Jordan: Yeah. I think that’s probably a really good definition. I don’t know if I ever came up with a formal one but you’re right, because a lot of people, they sort of fancy themselves super connectors but they don’t really super connect. They just have a big Rolodex and that they can call a ton of people when they need something but they never really like, plug other people in. But that’s, you’re ignoring like 80% of the value of your net more of your network if you’re just doing what you need, because that’s the “What’s in it” for me. School of networking, even if you’re good at creating a large Rolodex, excuse me, you’re really missing out because let’s say, let me do like a party analogy here. Let’s say I need a graphic designer , and I walk into a party, and I go to the punch bowl, and I go, Hey, person getting punched. What do you do? And they go, Oh, I’m a real estate lawyer. And I go, Crap. I don’t need a real estate lawyer. So, now I’m looking around the party, they’re talking, I’m kind of ignoring them because I’m planning my exit. I tell them I got to go to the bathroom. I walk up to another couple of people after I go to the bathroom and I go, Hey, what do you guys do? And when one person is a golf instructor, and the other person is a doctor. I’m like, Well, crap. I’m looking for a graphic designer. So, now I’m looking over their shoulder and I’m kind of, right, I’m throwing away all these opportunities to create relationships with these people because I’m looking for the needle in the haystack. But if I’m only looking for people that are good nodes in my network that may be able to help other people on my network, now it’s just a stack of needles, right? Because everybody is potentially valuable to somebody else in my network. So, to redo it, if you’re a super connector, and you walk into that party, and you go to the punch bowl, and that person is a– What did I say? I don’t know. Let’s, I already forgot what they were. Yeah, I’m looking for a graphic designer and they’re a lawyer, right? A real estate lawyer. I talk to them and I go, Okay. Real estate lawyer. And I go, Okay. What kind of people are you looking at me? Well, I need more clients. I do a lot of deals, you know, where people buy commercial real estate. I do all the documentation and diligence on that. And I go, Okay. Now, when I meet real estate investors, I will remember that this guy– Well, I’ll actually be writing this down in my CRM, but, you know, I will know that John Smith at the punch bowl at this party is a guy who does real estate due diligence and is a, you know, a senior level associate at a firm that’s pretty respected around here. Great. That’s a good person to know, or is a very junior person and might be looking for other opportunities to climb. That’s a good lead for me. I don’t need them but the odds of me being able to find somebody else that can either help them or can be helped by them in the next 30 days is it’s a near certainty, if I’m continuing to network and grow my network and think about who can help who, that’s in your certainty. But if I’m just looking for a graphic designer, I’m literally like discarding all of these relationships as fast as I can, because all I need is a stinking graphic designer. And then, I leave the party having not met one and I go, You know what, I’m never gonna one of these again. I’m just gonna google what I need. Now, you’re transactional. Right? You’re just hiring people you need, and then you’re done with them. When you’re done with them, that’s not a super connector. You’re right, a super connector is a person who goes, Wow. I met like, 13 people at that party. None of whom I need right now, but now I know a real estate lawyer, a graphic designer, a couple of investors, a bunch of landowners, a professional golfer, a golf instructor. Those are all useful now to somebody, and that’s how I build referral currency because when I meet the person who’s new in town and is like, I don’t know, man. I live in Florida now. I should probably learn how to play golf. I’m like, Ding. I know a golf instructor who works at a really nice course. Why don’t I introduce you? Even if you don’t hire him, he can refer you to a better instructor. Now, the golf instructor’s like, Thanks, man. You sent me a lead, or a client, or a potential client. And this guy’s like, Wow. I’m in town for a week and I already met this guy who’s hooking me up with a golf instructor. This guy’s really nice. I should keep him in mind whenever I’m gonna my country club or whatever it is. So, like, this is how I build referral currency. I’m not really focused on what’s in it for me because that may never happen, or it might happen in like, five years. I’m just trying to build referral currency which means now that golf instructor kind of “owes” me one. Not really, because I’m not keeping score, and we’ll talk about that in a second.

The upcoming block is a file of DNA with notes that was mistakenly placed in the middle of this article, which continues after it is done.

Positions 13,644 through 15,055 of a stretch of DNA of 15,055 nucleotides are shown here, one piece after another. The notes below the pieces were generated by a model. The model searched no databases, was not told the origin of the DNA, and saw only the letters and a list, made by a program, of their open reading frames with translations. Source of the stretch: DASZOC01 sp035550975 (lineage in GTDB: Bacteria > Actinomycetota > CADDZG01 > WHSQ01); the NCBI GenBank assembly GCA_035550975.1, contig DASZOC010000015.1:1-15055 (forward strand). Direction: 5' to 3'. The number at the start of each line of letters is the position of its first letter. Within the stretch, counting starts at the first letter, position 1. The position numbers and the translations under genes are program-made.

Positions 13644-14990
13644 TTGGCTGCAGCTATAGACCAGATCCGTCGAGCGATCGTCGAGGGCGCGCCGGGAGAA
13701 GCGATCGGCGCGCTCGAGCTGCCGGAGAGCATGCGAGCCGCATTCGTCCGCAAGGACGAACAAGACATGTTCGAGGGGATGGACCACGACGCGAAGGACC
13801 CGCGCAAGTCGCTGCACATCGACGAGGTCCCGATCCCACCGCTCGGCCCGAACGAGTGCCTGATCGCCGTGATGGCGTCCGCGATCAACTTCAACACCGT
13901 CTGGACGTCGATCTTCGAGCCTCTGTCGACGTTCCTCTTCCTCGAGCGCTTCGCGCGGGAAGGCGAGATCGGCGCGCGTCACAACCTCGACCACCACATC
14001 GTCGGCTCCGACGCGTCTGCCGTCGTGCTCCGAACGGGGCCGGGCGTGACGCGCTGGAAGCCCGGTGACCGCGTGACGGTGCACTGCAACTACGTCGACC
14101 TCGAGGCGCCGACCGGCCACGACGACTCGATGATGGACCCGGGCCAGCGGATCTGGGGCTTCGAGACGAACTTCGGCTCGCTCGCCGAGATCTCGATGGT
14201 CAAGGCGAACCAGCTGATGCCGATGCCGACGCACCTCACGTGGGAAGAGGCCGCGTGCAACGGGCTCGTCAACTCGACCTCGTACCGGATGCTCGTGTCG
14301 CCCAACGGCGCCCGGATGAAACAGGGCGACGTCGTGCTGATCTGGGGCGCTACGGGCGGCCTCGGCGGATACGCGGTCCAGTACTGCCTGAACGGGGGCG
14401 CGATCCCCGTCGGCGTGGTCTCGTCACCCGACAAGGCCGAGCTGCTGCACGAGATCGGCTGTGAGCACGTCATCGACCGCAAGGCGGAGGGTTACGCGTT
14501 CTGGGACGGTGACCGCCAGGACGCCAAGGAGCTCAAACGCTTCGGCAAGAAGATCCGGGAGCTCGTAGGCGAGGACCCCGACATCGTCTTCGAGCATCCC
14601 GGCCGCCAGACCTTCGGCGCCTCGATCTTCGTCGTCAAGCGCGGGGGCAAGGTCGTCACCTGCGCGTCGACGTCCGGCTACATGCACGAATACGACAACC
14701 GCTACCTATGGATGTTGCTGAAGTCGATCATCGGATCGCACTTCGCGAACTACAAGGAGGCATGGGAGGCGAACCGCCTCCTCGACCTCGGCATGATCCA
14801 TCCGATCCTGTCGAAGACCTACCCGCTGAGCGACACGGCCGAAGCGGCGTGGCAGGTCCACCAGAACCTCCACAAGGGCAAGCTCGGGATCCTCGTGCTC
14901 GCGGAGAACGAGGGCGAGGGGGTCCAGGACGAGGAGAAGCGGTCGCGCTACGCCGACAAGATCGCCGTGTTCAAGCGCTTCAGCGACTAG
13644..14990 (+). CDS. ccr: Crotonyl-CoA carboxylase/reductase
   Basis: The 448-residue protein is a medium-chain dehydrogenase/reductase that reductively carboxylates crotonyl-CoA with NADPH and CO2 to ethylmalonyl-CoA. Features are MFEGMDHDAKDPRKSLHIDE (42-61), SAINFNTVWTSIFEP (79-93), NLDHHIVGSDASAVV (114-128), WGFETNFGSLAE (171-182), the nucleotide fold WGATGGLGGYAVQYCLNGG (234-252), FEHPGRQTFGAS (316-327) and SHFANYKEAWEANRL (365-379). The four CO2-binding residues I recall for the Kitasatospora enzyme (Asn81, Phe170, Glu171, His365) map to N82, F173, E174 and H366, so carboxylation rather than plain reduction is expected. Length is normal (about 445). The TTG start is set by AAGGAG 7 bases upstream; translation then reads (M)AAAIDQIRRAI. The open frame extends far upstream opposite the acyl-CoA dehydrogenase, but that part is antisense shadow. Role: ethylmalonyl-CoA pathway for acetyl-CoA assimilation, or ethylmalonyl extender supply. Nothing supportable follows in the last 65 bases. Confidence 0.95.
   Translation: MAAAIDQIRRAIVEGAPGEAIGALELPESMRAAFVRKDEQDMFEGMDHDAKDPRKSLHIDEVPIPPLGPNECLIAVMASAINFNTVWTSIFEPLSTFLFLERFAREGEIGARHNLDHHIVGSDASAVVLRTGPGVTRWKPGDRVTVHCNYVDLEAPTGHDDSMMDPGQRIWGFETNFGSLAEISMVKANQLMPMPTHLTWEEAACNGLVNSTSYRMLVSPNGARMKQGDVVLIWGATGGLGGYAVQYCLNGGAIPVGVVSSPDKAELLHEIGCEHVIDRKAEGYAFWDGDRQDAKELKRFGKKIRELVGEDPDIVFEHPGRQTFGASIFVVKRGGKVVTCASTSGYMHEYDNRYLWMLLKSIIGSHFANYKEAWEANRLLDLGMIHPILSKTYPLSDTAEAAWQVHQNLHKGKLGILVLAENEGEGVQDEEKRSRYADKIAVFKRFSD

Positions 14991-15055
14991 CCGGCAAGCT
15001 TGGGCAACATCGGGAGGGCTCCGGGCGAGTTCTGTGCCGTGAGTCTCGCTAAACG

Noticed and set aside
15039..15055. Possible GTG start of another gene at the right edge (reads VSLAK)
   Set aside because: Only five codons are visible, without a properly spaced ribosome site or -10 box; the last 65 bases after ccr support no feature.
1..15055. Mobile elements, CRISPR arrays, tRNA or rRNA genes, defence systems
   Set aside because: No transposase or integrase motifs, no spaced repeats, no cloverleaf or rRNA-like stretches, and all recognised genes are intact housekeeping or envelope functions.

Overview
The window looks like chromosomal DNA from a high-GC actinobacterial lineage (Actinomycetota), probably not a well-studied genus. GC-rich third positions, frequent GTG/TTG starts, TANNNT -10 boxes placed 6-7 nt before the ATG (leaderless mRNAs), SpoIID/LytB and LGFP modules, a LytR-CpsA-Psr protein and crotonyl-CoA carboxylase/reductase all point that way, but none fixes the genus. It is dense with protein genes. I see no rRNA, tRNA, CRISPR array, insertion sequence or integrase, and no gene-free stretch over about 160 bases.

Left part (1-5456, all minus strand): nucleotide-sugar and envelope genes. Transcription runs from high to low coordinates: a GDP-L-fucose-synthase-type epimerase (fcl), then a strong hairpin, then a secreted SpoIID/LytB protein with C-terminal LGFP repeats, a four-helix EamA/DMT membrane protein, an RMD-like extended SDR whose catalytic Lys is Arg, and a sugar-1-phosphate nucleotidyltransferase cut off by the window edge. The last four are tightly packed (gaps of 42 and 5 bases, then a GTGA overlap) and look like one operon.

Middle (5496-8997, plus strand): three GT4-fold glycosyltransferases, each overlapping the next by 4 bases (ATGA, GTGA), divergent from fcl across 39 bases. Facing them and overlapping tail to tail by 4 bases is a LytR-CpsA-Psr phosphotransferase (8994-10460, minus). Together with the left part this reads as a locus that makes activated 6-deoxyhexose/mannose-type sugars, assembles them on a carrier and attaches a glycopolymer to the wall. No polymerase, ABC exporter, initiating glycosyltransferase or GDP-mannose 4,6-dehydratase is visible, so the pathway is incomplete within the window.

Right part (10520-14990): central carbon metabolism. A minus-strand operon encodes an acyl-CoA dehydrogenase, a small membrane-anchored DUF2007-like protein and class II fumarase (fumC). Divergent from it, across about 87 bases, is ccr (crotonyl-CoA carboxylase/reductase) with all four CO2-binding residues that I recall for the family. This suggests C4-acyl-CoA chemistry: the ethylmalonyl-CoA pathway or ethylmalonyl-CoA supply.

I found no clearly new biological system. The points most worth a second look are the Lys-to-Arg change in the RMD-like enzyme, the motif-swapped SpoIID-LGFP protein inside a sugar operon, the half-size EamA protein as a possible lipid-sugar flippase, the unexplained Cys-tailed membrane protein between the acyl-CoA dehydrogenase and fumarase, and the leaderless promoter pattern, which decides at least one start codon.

Rod: Right.

Jordan: They owe me one, or at least they look on upon me favorably, I should say. And so does the person who’s new in town. So, when those two guys meet someone else and they go, Yeah. I’m looking for such and such and it’s me, or they just say, Yeah. I met this guy, Jordan, I don’t know. He seems nice, but I’m always suspicious. They go, No-no-no. He’s actually a really good guy. When I met him, he hooked me up with his golf instructor, and then the golf instructor confirmed. So, I build my reputation, I build my ability as a super connector, I build my referral currency, and that people are thinking, talking, keeping me in mind for opportunities. Things like that. So, let’s say that this golf instructor goes to his company-wide meeting at his country club and they go, We really need a speaker for our event. This golf instructor goes, I wonder if Jordan does keynotes. He seems like a guy who would do keynotes. Hey, Jordan. I’m sending you this text. We met at this party. You hooked me up with a new client. We need a keynote speaker for our event. Would you do that? And I go, Yes I do. My fee is $20000 because you live really close by. And they go, Great. Let me float your name. And then I get a gig in 90 days to speak, because I met a golf instructor and a new guy in town at two separate parties, or a coffee shop, or whatever. And now I’m making $20000 because of that. Now, it doesn’t happen most times. It happens one in a hundred times, but if I help 100 people and it costs me nothing to do that? Great. I just did all of this and I generated revenue out of thin air.